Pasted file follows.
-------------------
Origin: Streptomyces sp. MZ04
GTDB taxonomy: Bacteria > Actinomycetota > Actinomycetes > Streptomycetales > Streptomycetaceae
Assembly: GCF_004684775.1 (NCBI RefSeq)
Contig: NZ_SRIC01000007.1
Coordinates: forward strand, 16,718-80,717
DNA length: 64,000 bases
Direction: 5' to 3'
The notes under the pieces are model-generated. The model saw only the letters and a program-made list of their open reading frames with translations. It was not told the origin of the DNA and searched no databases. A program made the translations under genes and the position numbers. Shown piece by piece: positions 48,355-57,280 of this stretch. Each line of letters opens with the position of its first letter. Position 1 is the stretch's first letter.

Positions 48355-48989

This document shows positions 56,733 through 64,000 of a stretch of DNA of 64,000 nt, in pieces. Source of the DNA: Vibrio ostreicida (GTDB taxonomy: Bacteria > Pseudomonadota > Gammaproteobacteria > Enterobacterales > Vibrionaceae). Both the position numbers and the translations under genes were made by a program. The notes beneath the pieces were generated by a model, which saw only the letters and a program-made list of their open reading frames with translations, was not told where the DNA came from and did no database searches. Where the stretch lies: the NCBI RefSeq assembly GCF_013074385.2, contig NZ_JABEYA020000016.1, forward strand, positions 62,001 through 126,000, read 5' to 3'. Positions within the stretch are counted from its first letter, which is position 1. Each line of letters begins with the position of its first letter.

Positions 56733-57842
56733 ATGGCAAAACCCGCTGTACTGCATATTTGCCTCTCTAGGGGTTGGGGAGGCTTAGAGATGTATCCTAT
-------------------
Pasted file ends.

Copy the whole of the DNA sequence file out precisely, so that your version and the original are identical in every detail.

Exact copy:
Origin: Streptomyces sp. MZ04
GTDB taxonomy: Bacteria > Actinomycetota > Actinomycetes > Streptomycetales > Streptomycetaceae
Assembly: GCF_004684775.1 (NCBI RefSeq)
Contig: NZ_SRIC01000007.1
Coordinates: forward strand, 16,718-80,717
DNA length: 64,000 bases
Direction: 5' to 3'
The notes under the pieces are model-generated. The model saw only the letters and a program-made list of their open reading frames with translations. It was not told the origin of the DNA and searched no databases. A program made the translations under genes and the position numbers. Shown piece by piece: positions 48,355-57,280 of this stretch. Each line of letters opens with the position of its first letter. Position 1 is the stretch's first letter.

Positions 48355-48989

This document shows positions 56,733 through 64,000 of a stretch of DNA of 64,000 nt, in pieces. Source of the DNA: Vibrio ostreicida (GTDB taxonomy: Bacteria > Pseudomonadota > Gammaproteobacteria > Enterobacterales > Vibrionaceae). Both the position numbers and the translations under genes were made by a program. The notes beneath the pieces were generated by a model, which saw only the letters and a program-made list of their open reading frames with translations, was not told where the DNA came from and did no database searches. Where the stretch lies: the NCBI RefSeq assembly GCF_013074385.2, contig NZ_JABEYA020000016.1, forward strand, positions 62,001 through 126,000, read 5' to 3'. Positions within the stretch are counted from its first letter, which is position 1. Each line of letters begins with the position of its first letter.

Positions 56733-57842
56733 ATGGCAAAACCCGCTGTACTGCATATTTGCCTCTCTAGGGGTTGGGGAGGCTTAGAGATGTATCCTAT